The delta variant, first identified in India, now makes up 83% of all sequenced cases in the United States, marking a 33% increase since July 3rd, according to the director of the Centers for Disease Control and Prevention.

The new numbers come as CDC Director Dr. Rochelle Walensky revealed that two-thirds of counties in the U.S. have vaccinated 40% or less of their residents, which has led to the rapid spread of the variant. Since initially being found, it has also spread and become the dominant strain of the virus in the United Kingdom, Germany and other countries.

“Each death is tragic and even more heartbreaking when we know that the majority of these deaths could be prevented with a simple, safe, available vaccine,” Walensky said, according to CNBC.

Deaths have risen 48% in the past week and average 239 per day. More than 34.1 million have contracted the virus, and 609,000 have died.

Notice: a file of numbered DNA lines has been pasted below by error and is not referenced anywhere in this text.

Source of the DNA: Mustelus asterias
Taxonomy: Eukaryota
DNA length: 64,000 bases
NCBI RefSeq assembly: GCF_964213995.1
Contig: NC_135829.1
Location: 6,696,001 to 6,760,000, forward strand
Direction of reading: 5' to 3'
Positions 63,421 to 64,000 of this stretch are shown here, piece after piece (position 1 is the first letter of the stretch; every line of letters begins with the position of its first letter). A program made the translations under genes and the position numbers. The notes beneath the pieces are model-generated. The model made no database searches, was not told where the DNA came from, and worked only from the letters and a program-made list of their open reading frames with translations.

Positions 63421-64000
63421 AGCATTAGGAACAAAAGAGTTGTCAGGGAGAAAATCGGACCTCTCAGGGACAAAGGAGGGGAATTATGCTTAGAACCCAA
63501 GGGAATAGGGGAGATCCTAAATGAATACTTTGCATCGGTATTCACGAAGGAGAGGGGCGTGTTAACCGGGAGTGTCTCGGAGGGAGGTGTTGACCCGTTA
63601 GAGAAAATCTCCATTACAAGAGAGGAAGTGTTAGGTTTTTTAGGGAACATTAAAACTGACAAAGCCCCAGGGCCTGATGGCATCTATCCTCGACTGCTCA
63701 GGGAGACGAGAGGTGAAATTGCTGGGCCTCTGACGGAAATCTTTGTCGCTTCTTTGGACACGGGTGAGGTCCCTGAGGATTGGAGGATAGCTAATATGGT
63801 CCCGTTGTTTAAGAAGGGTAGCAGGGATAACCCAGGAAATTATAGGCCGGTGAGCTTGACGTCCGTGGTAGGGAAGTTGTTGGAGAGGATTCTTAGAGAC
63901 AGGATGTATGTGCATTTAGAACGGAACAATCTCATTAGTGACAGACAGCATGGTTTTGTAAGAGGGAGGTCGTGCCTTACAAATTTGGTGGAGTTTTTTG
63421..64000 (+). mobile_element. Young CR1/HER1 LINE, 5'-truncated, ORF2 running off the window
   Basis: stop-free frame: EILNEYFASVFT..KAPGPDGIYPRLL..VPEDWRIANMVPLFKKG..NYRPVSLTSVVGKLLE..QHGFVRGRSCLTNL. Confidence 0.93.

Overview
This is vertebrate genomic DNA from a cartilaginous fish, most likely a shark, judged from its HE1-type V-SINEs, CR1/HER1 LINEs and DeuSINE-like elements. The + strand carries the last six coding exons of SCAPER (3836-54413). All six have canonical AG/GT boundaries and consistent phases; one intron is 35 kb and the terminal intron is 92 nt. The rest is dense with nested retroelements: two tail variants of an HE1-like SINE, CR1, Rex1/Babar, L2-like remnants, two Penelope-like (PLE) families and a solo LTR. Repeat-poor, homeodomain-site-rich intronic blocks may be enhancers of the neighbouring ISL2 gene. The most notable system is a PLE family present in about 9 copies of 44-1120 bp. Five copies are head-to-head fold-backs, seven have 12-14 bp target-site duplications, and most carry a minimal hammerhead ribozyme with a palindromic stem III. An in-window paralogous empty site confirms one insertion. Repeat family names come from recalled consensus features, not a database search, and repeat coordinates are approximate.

Studies have shown vaccination is effective against multiple variants, including Delta, meaning those who remain unvaccinated run the risk of becoming infected.

The delta variant is more contagious than the beta variant that was first discovered in the U.K. and was estimated to be 43% to 90% more transmissible than the original COVID strain, according to public health officials.

“The reason that it’s so formidable is the fact that it had the capability of transmitting efficiently from human to human in an extraordinary manner, well beyond any of the variants we have experienced up to now,” said Dr. Anthony Fauci.

Symptoms for the Delta variant are similar to the original strain of coronavirus, however, cough and loss of smell seem to be less common, and headache, sore throat, fever and runny noses seem to be more common, according to WebMD.